Healthcare decision-making involving children and young people can be a difficult process, especially in situations of serious illness. When children are ill, adults have an understandable desire to protect them from difficult decisions and to shield them from unpleasant information. Yet, children and  young people want and need to be heard by healthcare professionals and to be provided with age-appropriate explanations and information in order to help them cope with the consultation and treatment processes. There is a need for better training for professionals in dealing with both children and parents  and more research is needed into how participation works in practice and into the impact of factors such as social exclusion or other forms of disadvantage on participation.

This Not Just a Thought project has been co-produced and co-designed with children, young people and young adults from the outset.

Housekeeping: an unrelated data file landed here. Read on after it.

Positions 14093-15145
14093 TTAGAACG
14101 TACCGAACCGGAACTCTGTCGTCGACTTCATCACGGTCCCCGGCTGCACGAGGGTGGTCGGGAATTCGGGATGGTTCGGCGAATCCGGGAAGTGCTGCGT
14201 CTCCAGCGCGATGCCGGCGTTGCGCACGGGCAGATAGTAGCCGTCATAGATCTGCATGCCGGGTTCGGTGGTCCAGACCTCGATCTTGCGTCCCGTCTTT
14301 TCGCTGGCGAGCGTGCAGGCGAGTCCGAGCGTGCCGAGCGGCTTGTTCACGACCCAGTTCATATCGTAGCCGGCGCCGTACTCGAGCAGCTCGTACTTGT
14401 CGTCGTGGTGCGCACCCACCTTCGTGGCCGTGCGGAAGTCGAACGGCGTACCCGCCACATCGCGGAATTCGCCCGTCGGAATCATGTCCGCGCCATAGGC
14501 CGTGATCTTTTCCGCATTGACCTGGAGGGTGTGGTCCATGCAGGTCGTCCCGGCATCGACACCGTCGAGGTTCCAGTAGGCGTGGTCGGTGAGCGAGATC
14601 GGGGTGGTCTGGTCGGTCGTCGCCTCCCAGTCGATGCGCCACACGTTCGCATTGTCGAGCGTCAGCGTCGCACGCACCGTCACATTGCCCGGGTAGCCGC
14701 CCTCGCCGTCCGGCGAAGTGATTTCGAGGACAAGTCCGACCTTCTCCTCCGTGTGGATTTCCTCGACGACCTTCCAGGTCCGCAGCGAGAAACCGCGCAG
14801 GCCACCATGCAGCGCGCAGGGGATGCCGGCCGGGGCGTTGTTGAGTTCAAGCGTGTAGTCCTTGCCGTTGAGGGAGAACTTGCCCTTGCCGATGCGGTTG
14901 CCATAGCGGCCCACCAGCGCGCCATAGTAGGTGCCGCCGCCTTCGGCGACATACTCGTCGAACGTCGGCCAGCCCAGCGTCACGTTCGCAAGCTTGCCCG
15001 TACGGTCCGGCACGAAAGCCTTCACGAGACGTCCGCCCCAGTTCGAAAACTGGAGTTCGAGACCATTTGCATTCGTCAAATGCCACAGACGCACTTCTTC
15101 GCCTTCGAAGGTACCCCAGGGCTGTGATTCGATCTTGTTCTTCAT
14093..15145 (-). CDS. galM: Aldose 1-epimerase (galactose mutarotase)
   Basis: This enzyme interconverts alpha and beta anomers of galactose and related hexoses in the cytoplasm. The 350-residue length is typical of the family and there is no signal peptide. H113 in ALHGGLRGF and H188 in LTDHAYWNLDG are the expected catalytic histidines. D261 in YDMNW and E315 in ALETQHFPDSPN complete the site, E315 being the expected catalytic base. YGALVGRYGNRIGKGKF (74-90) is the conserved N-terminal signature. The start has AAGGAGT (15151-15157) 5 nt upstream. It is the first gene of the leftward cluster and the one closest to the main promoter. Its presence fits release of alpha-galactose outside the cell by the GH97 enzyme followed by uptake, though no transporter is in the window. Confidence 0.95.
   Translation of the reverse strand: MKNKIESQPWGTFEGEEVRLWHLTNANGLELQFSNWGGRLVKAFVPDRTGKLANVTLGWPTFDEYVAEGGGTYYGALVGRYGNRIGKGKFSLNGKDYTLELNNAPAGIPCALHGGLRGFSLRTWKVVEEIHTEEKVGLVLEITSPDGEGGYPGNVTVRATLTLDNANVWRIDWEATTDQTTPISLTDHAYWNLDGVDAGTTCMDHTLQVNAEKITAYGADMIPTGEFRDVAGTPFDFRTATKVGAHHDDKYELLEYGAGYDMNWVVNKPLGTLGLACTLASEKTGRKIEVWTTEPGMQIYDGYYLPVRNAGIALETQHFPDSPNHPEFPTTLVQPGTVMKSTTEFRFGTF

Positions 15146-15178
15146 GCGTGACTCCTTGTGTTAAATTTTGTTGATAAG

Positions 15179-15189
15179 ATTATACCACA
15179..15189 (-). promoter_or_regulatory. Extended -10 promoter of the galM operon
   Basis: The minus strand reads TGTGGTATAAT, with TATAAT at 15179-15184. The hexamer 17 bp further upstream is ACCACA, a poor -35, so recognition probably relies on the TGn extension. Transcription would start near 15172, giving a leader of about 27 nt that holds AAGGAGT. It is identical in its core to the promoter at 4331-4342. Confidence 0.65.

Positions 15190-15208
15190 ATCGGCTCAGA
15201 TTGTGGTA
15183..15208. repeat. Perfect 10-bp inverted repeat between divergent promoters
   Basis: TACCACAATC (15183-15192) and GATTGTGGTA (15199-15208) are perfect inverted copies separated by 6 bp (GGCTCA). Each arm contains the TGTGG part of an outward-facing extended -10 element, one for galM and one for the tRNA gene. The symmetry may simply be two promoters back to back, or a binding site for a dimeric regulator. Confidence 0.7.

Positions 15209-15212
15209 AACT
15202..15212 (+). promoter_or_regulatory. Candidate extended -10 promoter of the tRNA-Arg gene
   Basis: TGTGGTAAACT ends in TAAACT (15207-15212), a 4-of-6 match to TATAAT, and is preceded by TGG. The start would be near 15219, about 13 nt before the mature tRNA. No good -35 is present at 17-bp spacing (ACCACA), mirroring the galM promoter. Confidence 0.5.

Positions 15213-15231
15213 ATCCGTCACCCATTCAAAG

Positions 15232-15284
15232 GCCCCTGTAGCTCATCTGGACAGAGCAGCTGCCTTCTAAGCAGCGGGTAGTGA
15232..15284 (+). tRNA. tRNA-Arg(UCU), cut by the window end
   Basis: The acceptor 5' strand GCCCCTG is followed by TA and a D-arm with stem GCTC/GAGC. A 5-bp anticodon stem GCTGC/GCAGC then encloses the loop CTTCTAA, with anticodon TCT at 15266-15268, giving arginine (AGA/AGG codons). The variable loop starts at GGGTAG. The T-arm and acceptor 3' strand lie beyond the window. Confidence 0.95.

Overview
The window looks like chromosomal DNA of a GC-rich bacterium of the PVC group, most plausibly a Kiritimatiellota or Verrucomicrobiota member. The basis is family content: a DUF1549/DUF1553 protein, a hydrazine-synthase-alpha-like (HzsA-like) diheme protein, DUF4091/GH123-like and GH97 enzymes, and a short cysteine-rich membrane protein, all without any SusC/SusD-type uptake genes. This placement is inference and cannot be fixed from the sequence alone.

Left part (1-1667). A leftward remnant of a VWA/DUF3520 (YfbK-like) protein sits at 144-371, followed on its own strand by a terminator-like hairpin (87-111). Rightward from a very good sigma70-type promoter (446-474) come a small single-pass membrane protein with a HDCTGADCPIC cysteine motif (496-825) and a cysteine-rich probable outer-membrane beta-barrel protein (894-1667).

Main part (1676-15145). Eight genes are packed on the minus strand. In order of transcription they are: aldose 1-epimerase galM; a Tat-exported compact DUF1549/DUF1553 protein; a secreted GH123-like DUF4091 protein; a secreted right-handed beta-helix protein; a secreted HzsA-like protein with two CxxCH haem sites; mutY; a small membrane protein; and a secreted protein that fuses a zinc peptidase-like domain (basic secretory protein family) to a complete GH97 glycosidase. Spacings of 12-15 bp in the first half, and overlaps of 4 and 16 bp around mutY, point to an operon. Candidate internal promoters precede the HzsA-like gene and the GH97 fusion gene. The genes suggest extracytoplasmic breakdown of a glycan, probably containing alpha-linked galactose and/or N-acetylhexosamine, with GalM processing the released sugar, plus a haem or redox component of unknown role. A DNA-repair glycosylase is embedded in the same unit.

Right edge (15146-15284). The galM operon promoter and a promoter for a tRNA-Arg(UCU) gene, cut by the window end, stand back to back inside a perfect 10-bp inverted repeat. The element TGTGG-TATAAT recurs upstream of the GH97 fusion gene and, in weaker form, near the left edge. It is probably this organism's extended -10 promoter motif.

The resources produced in the project will, we hope, make it easier for professionals to have discussions with children, young people and young adults about things that may be troubling them or may be troubling the professionals. Equally we hope that the resources and the transparent way

in which they are being released to the public, will give confidence to children, young people and young adults that their views will be listened to in professional interactions, and will give confidence to them to be able to speak-up about things that may be troubling them.

Over time, with dissemination of these resources and incorporation into a normal professional routine we hope that it might be possible for children, young people and young adults to declare at an earlier stage situations they are worried about. Equally we hope that these resources may, in the future,  help professionals to have better interactions with children, young people and young adults so that their chances of picking up, much earlier, people who are at risk of significant harm or who have suffered significant harm, will be higher.

Download the report on Not Just a Thought: A communication model